Eating more ultra-processed foods (UPFs) may be associated with a higher risk of developing cancers of the upper aerodigestive tract (including the mouth, throat and oesophagus), according to a new study.
Researchers from the University of Bristol and the International Agency for Research on Cancer (IARC) analysed diet and lifestyle data on 450,111 adults who were followed for approximately 14 years.
Their findings, published in the European Journal of Nutrition, showed that obesity associated with the consumption of UPFs may not be the only factor to blame for developing cancers.
It showed that eating 10 per cent more UPFs is associated with a 23 per cent higher risk of head and neck cancer and a 24 per cent higher risk of esophageal adenocarcinoma in EPIC.Increased body fat only explained a small proportion of the statistical association between UPF consumption and the risk of these upper-aerodigestive tract cancers.
"UPFs have been associated with excess weight and increased body fat in several observational studies. This makes sense, as they are generally tasty, convenient and cheap, favouring the consumption of large portions and an excessive number of calories.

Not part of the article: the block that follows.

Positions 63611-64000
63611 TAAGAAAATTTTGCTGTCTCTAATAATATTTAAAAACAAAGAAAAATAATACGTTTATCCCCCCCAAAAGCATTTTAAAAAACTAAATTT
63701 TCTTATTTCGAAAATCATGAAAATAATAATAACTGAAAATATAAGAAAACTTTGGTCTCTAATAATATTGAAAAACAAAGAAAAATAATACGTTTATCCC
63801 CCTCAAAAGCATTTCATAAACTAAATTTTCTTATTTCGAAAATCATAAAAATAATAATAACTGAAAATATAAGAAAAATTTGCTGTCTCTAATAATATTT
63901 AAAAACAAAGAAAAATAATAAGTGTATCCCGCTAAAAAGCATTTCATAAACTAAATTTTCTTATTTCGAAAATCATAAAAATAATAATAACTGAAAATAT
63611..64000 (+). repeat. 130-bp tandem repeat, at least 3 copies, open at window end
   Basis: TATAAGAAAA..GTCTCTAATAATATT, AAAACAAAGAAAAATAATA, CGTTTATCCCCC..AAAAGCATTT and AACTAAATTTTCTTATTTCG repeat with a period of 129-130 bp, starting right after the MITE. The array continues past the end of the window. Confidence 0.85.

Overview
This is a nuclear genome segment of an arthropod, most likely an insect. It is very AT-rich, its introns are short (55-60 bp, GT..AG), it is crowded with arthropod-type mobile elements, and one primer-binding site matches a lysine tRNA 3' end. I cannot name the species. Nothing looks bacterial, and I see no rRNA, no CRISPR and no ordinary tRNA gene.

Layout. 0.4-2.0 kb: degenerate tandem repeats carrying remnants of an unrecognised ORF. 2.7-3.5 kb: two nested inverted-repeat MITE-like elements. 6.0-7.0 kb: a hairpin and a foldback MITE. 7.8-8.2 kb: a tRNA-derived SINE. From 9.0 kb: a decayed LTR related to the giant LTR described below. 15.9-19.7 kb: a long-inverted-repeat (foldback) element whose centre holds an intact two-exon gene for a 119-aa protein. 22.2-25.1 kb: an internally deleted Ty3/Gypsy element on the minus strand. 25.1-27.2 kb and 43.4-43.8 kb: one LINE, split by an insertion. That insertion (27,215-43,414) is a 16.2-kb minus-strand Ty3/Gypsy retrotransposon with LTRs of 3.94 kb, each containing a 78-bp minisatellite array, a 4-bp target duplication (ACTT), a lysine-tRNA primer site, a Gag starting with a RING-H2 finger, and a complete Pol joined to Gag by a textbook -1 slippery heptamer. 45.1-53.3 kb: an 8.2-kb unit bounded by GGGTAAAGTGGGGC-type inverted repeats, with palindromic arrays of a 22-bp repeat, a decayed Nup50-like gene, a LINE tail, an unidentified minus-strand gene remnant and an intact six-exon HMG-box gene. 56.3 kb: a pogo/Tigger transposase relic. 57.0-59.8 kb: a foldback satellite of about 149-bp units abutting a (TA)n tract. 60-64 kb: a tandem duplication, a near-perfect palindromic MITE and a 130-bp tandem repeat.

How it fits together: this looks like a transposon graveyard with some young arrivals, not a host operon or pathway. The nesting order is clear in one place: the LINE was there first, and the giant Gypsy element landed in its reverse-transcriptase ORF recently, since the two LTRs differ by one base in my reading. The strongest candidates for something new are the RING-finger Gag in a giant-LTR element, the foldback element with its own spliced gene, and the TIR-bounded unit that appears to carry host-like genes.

However, it was interesting that in our study the link between eating UPFs and upper-aerodigestive tract cancer didn't seem to be greatly explained by body mass index and waist-to-hip ratio," said lead author Fernanda Morales-Berstein, a Wellcome Trust student at the University of Bristol.
The authors suggest that other mechanisms could explain the association. For example, additives including emulsifiers and artificial sweeteners which have been previously associated with disease risk, and contaminants from food packaging and the manufacturing process, may partly explain the link between UPF consumption and upper-aerodigestive tract cancer in this study.
However, the team did add caution regarding their findings and suggest that the associations between UPF consumption and upper-aerodigestive tract cancers found in the study could be affected by certain types of bias.
This would explain why they found evidence of an association between higher UPF consumption and increased risk of accidental deaths, which is highly unlikely to be causal.Further research is needed to identify other mechanisms, such as food additives and contaminants, which may explain the links observed.
However, based on the finding that body fat did not greatly explain the link between UPF consumption and upper-aerodigestive tract cancer risk in this study, Morales-Berstein, said, "Focusing solely on weight loss treatment, such as Semaglutide, is unlikely to greatly contribute to the prevention of upper-aerodigestive tract cancers related to eating UPFs."